Thursday, October 01, 2009

Russian Drug Czar calls for fumigation of poppies in Afghanistan

On September 24, during his visit to the US, Victor Ivanov, Director of Russia’s Federal Service for the Control of Narcotics (Russia's Drug Czar), gave a talk at The Nixon Center on "Drug Production in Afghanistan: A Threat to International Peace and Security." Ivanov discussed the effects of drug trafficking on Russia and the world and called for U.S.-Russian cooperation in eradicating the trade. His remarks can be read in their entirety here; a short summary of the event is also available.

Following the extracts from his speech below, is a press briefing from the White House showing that the US administration gave Ivanov short shrift.

In a speech that repeatedly calls for the liquidation and elimination of the Afghan poppy crop, Ivanov extolls the virtues of aerial fumigation. A plan which, to their credit, the Americans have opposed.

The speech is as revealing for what Ivanov doesn't say, as for what he does. Pointedly blaming the Afghans and Americans for the heroin being used in Russia, Ivanov refuses to acknowledge that the demand for heroin in Russia could have anything to do with Russia's domestic and foreign policy, either now, with regard to creating social conditions that drive their citizens into problematic drug use, or their previous interventions in Afghanistan itself.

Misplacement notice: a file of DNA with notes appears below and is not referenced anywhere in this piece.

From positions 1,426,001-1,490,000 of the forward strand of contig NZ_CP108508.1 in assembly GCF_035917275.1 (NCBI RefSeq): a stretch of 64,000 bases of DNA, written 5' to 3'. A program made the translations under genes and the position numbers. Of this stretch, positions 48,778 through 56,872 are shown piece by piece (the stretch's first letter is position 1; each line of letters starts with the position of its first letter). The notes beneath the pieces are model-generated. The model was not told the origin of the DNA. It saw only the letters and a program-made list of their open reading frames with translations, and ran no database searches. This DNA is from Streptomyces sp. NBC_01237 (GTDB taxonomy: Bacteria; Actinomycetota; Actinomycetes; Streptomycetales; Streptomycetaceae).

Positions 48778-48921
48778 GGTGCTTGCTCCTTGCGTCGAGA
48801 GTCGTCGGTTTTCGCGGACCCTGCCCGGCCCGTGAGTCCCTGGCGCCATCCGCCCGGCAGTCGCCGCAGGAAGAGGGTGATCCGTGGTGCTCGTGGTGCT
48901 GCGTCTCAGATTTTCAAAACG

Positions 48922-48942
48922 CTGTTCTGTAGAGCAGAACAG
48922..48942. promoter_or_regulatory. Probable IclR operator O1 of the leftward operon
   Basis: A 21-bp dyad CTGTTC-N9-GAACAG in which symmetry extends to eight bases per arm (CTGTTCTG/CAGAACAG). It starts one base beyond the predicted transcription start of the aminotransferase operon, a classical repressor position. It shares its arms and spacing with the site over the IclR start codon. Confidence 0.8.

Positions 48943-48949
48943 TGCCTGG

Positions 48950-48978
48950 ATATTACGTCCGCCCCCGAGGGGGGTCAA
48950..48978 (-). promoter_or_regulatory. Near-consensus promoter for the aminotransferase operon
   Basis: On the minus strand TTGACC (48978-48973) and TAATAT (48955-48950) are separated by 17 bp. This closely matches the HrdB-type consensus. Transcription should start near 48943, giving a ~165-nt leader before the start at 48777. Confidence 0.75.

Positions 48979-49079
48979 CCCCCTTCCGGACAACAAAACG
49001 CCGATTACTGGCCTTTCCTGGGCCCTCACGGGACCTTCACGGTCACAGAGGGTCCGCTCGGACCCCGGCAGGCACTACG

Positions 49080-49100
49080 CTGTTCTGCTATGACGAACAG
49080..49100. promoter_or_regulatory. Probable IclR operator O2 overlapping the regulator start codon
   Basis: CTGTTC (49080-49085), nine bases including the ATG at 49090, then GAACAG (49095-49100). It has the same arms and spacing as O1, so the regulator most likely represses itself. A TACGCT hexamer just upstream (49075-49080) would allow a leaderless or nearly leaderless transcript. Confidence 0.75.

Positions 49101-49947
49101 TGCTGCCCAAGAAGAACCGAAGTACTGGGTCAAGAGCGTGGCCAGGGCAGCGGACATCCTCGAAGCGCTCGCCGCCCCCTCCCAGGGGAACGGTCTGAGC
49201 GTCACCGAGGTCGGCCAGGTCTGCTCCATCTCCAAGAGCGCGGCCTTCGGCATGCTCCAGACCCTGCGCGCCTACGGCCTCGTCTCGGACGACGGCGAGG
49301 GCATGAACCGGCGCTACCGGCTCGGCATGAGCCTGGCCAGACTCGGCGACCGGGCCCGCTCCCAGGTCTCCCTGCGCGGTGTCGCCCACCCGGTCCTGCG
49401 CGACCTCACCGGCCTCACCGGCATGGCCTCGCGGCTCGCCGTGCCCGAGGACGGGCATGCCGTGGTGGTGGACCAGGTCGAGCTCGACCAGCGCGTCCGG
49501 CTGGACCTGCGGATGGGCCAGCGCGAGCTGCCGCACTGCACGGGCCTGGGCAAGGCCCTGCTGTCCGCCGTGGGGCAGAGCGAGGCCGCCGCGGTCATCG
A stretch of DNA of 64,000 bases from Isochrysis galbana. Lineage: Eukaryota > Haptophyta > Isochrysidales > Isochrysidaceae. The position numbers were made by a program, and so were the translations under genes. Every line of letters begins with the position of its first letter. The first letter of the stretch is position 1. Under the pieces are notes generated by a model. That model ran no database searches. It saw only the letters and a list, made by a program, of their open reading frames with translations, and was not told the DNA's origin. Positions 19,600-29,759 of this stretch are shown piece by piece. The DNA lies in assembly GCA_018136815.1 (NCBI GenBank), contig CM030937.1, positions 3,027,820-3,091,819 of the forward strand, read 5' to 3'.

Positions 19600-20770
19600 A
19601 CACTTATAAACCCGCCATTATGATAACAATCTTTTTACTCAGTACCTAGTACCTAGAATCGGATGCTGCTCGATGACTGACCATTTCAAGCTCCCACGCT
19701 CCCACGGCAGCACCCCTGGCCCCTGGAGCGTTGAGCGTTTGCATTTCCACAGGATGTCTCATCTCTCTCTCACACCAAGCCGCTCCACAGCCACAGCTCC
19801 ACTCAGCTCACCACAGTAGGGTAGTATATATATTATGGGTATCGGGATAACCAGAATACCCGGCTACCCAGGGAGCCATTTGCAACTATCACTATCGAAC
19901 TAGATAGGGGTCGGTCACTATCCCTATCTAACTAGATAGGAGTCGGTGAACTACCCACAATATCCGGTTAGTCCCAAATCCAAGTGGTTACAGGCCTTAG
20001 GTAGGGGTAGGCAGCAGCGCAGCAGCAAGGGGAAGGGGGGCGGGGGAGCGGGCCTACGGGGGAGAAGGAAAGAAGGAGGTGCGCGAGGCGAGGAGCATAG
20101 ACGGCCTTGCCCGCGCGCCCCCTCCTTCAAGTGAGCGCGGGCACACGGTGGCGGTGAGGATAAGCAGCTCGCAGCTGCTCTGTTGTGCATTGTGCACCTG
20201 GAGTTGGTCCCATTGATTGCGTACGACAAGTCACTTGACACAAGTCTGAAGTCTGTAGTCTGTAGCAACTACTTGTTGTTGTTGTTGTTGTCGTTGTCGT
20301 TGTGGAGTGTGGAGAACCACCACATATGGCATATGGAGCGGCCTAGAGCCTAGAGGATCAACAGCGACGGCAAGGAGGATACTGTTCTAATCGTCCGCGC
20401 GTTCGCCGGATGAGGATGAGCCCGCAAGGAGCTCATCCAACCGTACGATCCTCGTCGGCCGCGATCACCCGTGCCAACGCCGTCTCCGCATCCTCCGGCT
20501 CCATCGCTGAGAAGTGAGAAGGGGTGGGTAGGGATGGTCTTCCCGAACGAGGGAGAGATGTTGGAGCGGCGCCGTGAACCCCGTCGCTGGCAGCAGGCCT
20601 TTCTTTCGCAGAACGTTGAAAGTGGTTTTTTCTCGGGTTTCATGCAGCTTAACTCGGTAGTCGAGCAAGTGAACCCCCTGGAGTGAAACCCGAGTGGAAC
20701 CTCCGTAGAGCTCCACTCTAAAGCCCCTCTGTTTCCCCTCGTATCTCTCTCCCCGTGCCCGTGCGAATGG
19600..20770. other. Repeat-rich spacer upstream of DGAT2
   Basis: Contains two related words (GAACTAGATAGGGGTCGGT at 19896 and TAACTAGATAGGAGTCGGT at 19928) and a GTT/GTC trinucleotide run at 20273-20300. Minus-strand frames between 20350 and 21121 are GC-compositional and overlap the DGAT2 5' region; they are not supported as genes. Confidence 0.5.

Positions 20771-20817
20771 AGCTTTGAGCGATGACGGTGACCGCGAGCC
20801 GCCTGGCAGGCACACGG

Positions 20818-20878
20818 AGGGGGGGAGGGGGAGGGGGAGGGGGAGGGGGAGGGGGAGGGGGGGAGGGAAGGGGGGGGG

History apparently began when the US went into Afghanistan in 2001 in order to achieve "Enduring Freedom"!

Well worth a read of the entire speech, Ivanov repeatedly refers to opium/heroin as a security threat. Failing to understand or publicly acknowledge that it is the prohibition that creates the threat, not the drug.

I have pulled out some quotes I think are worthy of specific comment:

Ivanov fails to see any irony in this statement: